Sunday is the first day of the week though I persist in thinking it’s the last like many other people. I don’t know why I said that but I think it does well for an introduction, no? I had a semi-successful reading week. I think I’m getting the hang out reading what I can where I can and when I can. It is delicious stuff, reading is. Here are the books I read last week accompanied by three or four sentence reviews:
- Winterwood – Jacey Bedford
Sadly I didn’t enjoy this one at all. Here’s why.
- The Elephant Vanishes – Haruki Murakami
I adored this one. Because:
Some of the stories are unsettling, some are sly, and yet others offer an intensely introspective look at the world we live in. I have been reading Murakami for a long time and I can say with what little authority I have that this may be his finest work yet. I don’t know where I read this but he is on record as saying that he finds short stories more fun to write than novels. His style is meticulous with a keen eye for details which can sometimes translate as being tedious and repetitive in novels but in short stories, especially the ones in this volume, the details stop just shy of being overwhelming. I cannot pinpoint a favourite though the one that lingers the longest is called “The Silence” where a man recounts how his 15 year old self was ostracized. The layered poignancy, resignation and fear of recurrence makes for a compelling story that will leave you thinking and musing. If you haven’t read any Murakami yet, I say start with this because the collection showcases Murakami’s varies interests and styles perfectly.
- A Criminal Magic – Lee Kelly
I liked this one a lot. It is set in 1930s and predicated on the ban on magic in America–a prohibition of magic than say alcohol. Sharp characters, wonderful writing, and a breathtaking climax.
- The Winner’s Kiss – Marie Rutkoski
The best one out of the three and I am glad of that. The climax to The Winner’s Trilogy shows a maturity in Rutkoski’s writing, reveals an ease with which she slides into the narratives that is a pleasure to read. I enjoyed this a fair bit.
I am currently reading:
- Modern Romance – Aziz Ansari
I’m about 80 pages in and I have mixed feelings about it. This may be due to me having read a lot more academic/research papers than the common person. Aziz’s writing tries to be funny but so far has been falling short off the mark for reasons I don’t understand. The book lacks the crispness of academic language and also the warmth of a memoir. It straddles (rather uneasily, in my opinion) the fence between both with language that tries to be both warm and crisp and honestly, achieves neither tone in a rather disconcerting manner. Hrm. I will need more time to see if my feelings about the book change significantly.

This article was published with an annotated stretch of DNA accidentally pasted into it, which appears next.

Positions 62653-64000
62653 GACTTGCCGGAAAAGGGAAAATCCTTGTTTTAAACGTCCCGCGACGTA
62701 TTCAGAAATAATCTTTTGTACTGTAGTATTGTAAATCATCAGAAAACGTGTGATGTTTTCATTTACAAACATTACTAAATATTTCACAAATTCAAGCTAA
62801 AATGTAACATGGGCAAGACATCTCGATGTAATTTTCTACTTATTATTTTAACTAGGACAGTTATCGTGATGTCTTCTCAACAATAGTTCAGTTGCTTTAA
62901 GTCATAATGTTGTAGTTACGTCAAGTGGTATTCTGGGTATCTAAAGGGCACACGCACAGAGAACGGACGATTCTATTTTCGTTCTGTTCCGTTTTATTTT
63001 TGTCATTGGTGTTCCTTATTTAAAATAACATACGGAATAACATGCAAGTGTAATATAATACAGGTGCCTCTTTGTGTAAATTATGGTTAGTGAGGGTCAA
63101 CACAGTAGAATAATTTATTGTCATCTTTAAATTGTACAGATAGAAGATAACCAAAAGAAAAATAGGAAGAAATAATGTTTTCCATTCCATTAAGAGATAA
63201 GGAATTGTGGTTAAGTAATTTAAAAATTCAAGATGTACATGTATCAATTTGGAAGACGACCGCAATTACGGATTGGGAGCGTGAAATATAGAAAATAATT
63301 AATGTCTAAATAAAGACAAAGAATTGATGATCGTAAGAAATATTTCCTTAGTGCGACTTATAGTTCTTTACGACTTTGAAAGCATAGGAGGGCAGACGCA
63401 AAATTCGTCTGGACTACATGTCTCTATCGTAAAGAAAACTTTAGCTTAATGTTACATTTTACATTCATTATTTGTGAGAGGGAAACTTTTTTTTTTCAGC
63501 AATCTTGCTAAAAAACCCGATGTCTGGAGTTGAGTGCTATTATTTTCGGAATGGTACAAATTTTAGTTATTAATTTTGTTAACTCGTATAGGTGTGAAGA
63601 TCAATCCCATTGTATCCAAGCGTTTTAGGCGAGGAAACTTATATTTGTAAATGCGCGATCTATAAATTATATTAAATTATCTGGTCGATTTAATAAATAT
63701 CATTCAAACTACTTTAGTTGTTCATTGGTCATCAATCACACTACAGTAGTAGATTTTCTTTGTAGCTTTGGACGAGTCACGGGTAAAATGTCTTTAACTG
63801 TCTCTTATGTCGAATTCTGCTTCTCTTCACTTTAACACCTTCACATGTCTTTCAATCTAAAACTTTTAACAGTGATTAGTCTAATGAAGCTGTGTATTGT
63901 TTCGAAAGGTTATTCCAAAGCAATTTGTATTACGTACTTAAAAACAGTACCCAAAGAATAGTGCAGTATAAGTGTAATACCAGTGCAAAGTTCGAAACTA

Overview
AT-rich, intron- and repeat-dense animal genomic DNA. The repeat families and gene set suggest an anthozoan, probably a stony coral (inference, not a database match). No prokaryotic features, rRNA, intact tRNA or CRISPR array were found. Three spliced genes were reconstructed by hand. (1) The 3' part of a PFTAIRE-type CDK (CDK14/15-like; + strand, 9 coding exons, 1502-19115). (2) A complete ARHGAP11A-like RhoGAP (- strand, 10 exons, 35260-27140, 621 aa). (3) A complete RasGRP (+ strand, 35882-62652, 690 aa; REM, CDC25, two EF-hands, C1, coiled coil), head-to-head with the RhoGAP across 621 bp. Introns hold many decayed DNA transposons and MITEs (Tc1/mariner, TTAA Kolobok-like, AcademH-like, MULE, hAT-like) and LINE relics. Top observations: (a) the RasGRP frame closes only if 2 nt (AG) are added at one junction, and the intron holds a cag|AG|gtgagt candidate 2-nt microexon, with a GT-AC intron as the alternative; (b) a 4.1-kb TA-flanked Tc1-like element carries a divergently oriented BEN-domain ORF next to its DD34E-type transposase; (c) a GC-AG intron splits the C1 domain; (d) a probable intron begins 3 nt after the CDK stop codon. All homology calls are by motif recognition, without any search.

- It Ain’t So Awful, Falafel – Firoozeh Dumas
This book is an absolute delight so far. More on this in a review on the book wars.
- Vano and Niko by Erlom Akhvlediani
I was perusing the book section of a charity shop attached to the library which is conveniently next door to where I work when my gaze snagged on this thin volume. I pulled it off the shelf and flipped it open to see odd illustrations (stick figures of men) and in the pages between, prose. I read a bit of the book and decided I must have it but alas they didn’t take card and I carried no cash. So I put it back and sadly wondered if my fate with Akhvlediani was over. Then I procured some coins and returned the next door and it was still there! So I grabbed it, paid, and skipped away. Not really, I walked away in a very dignified manner. Even sedately, if you want to believe me. But inside I was celebrating. I have never read anything by a Georgian author before and I do so love translated fiction so here’s hoping for the best.
- Blackmoore – Julianne Donaldson
Hmm. I am in the mood for a love story and this seems like it will deliver and not be too offensive? I hope? We will see.
- Design for Dying – Renee Patrick
Women detectives. 1920s. Sign me up. I actually have yet to read any significant amount of this but I hope I get a chance to this coming week.
- Dreams of Distant Shores – Patricia A. McKillip
I adore McKillip’s writing and her previous collection of short stories was a favourite of mine. I figure a story a day or something like that will go a long way to keeping me happy.
To read next?
Well, these six books ought to keep me preoccupied but I might read A Gathering of Shadows instead of one of the others because the library rather instantly demands it back after three weeks.